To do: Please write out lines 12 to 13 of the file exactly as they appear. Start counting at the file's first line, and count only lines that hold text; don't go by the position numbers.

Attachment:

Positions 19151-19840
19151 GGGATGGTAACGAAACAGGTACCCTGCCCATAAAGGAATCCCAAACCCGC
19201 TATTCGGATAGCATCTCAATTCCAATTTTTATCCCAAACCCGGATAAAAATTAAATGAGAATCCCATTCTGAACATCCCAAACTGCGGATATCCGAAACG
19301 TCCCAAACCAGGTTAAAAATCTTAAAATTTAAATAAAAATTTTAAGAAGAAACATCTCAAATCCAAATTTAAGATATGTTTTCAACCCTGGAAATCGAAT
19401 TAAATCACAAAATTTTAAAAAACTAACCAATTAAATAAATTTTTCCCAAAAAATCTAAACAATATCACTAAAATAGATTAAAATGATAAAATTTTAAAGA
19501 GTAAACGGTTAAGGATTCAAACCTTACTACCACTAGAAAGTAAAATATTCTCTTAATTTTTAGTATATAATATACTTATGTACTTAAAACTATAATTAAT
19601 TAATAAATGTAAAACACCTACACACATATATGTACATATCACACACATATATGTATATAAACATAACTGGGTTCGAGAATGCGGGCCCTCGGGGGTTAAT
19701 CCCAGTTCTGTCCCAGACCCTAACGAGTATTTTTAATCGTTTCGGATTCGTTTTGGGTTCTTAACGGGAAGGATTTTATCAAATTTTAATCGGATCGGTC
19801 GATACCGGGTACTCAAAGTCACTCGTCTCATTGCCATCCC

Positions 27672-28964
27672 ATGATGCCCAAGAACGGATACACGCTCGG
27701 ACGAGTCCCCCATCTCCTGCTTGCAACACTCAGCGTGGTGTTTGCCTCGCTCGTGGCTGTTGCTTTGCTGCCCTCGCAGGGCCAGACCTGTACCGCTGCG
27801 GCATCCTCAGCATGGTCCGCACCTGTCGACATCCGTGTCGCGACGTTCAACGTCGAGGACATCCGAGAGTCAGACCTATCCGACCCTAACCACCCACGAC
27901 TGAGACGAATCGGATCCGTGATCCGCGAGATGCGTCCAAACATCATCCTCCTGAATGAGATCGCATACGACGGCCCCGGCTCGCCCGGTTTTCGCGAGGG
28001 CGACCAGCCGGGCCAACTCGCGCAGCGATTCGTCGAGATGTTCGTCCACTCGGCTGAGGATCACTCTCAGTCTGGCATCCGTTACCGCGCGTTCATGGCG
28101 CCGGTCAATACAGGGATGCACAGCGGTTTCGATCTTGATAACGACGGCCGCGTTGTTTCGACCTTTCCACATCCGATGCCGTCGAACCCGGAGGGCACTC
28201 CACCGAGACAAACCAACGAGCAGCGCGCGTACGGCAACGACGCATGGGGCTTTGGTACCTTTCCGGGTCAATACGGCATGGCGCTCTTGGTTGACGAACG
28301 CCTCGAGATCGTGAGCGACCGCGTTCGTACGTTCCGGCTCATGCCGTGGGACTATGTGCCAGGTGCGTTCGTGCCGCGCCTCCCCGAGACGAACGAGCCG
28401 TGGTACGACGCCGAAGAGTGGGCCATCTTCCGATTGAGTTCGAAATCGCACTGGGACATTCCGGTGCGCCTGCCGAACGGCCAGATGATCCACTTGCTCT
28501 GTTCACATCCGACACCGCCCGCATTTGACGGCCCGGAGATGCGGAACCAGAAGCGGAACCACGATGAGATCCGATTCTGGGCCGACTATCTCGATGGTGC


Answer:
27701 ACGAGTCCCCCATCTCCTGCTTGCAACACTCAGCGTGGTGTTTGCCTCGCTCGTGGCTGTTGCTTTGCTGCCCTCGCAGGGCCAGACCTGTACCGCTGCG
27801 GCATCCTCAGCATGGTCCGCACCTGTCGACATCCGTGTCGCGACGTTCAACGTCGAGGACATCCGAGAGTCAGACCTATCCGACCCTAACCACCCACGAC